I’m a Monthend ‘Millionaire’

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Petronella Sibeene

MONTHEND is here and it is evident all over. The centre of town is crowded, queues at different places of service are unimaginable and at offices, lunchtime starts as early as 09h00 and ends at 16h00.

Yah, I tend to understand why “black like me” does not seem to get anywhere in life because in as much as the Martin Mwingas and the like are pleading with Namibians to save, the message is barred from entering the cells of the brain.

This is how one of the few people described her behaviour on the 30th or 31st of every month.

“I spring to life the earliest way before my neighbour’s rooster’s cry – considering that I was restless the entire night in anticipation of payday.

“Will shatter breakfast at home, for a more lavish looking plate at Mugg & Bean. By mid-morning I swipe my Debit card buying something cynical like a roll of gum, some lip gloss and mint, just to prove a point to the person behind me in the queue that I really have money in my account.

“By the time I rush back to the office, I make sure that I get myself a bottle of Evian or Bonaqua sparkling water, again this time to make sure that the receptionist sees that I actually do earn a whole lot more than her or him (gender equality please).

“Immediately after that I do lunch, with a bunch of girlfriends all six of us, having a nice time. Some being more generous will offer to take the biggest cut in bill splitting. By three in the afternoon, I am seriously worried now, because last time I checked at the ATM, I was going downhill very fast and I still have 30 more days to the stop.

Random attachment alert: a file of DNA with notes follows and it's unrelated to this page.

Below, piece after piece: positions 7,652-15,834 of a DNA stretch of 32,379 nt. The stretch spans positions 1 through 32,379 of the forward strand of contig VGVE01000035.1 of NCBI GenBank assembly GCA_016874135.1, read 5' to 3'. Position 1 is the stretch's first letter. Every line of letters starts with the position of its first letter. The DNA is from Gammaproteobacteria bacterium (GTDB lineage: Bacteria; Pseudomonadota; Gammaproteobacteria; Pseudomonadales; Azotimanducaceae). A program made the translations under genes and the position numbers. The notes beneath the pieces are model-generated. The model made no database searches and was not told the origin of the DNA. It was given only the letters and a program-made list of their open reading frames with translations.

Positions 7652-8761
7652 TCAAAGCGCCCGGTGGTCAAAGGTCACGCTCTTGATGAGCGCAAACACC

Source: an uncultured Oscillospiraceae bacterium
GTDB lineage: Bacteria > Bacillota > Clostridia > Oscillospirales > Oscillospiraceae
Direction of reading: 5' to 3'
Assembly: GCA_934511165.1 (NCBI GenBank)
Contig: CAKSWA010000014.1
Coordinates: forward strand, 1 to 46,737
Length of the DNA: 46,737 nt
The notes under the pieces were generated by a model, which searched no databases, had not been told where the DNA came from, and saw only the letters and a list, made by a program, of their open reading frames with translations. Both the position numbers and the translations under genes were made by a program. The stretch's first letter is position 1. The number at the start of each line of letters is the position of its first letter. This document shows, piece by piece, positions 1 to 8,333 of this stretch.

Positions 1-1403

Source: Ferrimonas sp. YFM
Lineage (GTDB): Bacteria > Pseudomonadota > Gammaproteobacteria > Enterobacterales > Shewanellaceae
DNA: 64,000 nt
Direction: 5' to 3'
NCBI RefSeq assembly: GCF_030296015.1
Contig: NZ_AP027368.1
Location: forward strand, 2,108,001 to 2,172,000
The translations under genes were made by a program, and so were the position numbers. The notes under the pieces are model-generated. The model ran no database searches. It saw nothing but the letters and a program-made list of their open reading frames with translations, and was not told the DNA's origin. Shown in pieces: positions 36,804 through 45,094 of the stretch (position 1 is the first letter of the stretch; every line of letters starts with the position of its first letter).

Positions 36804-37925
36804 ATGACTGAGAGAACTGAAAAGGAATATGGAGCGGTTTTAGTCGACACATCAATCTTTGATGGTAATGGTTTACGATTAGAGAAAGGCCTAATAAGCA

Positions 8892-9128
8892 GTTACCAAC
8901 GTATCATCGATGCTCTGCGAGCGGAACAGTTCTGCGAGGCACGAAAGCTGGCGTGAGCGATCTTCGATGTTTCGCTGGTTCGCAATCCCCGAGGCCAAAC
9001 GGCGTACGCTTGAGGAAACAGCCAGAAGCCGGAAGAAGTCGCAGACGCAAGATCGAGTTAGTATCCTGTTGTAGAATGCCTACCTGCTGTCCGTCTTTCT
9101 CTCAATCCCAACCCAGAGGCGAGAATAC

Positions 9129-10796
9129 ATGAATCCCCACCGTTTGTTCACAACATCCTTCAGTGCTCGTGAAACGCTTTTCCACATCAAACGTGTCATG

“Twenty-four hours later, I am back to my old self and Pupkewitz continues being the only millionaire month in, month out. I am now a former millionaire until end of the month again.”

Unfortunately, this is the reality of many people out there, especially my brothers and sisters north of Simon De Wet Bridge. And for those who thought of migrating to the former whites-only suburbs.

But again, my colleague John once commented that friends are few or rare at monthend. He says it becomes difficult to reach people on their cell phones and I did not quite understand what he meant.

His friends apparently avoid answering their phones because they fear it could be debt collectors looking for them, he says.

And then commented Tjatindi, “People adopt different personalities during monthend.”

The personalities that people have during the course of the month are apparently different if not fascinating from how they conduct themselves when their pockets are presumably swollen.

He actually linked some of the characters to those of some familiar animals we have around.

There are some people who apparently when you look at their behaviour at the end of the month, you are tempted to conclude they were donkeys in their previous lives (if there is such a thing). These are the stubborn ones. For those that are owed struggle to get what is due unto them. The “donkey” simply does not pay bills.

And then you find the hare. They are evasive and have all the excuses in the world. They are addicted to the word “tomorrow” and unfortunately, it never comes.

The lion simply charges at the slightest approach. Tjatindi says this character explodes and simply leaves the creditor more stressed, at the slightest reminder of the debt.

Another animal character that also comes to mind is the pelican that prides in being an expert on “Animal Behaviour and Its Impact on the Personality Trends of the Adult Homo Sapiens”, says Tjatindi. What is unique about the pelican, narrated Tjatindi, is that it simply flies away when the going gets tough. In the case of outstanding debts, the specific person simply switches jobs; moves to another town – or just lies low for some time.
Eewa!

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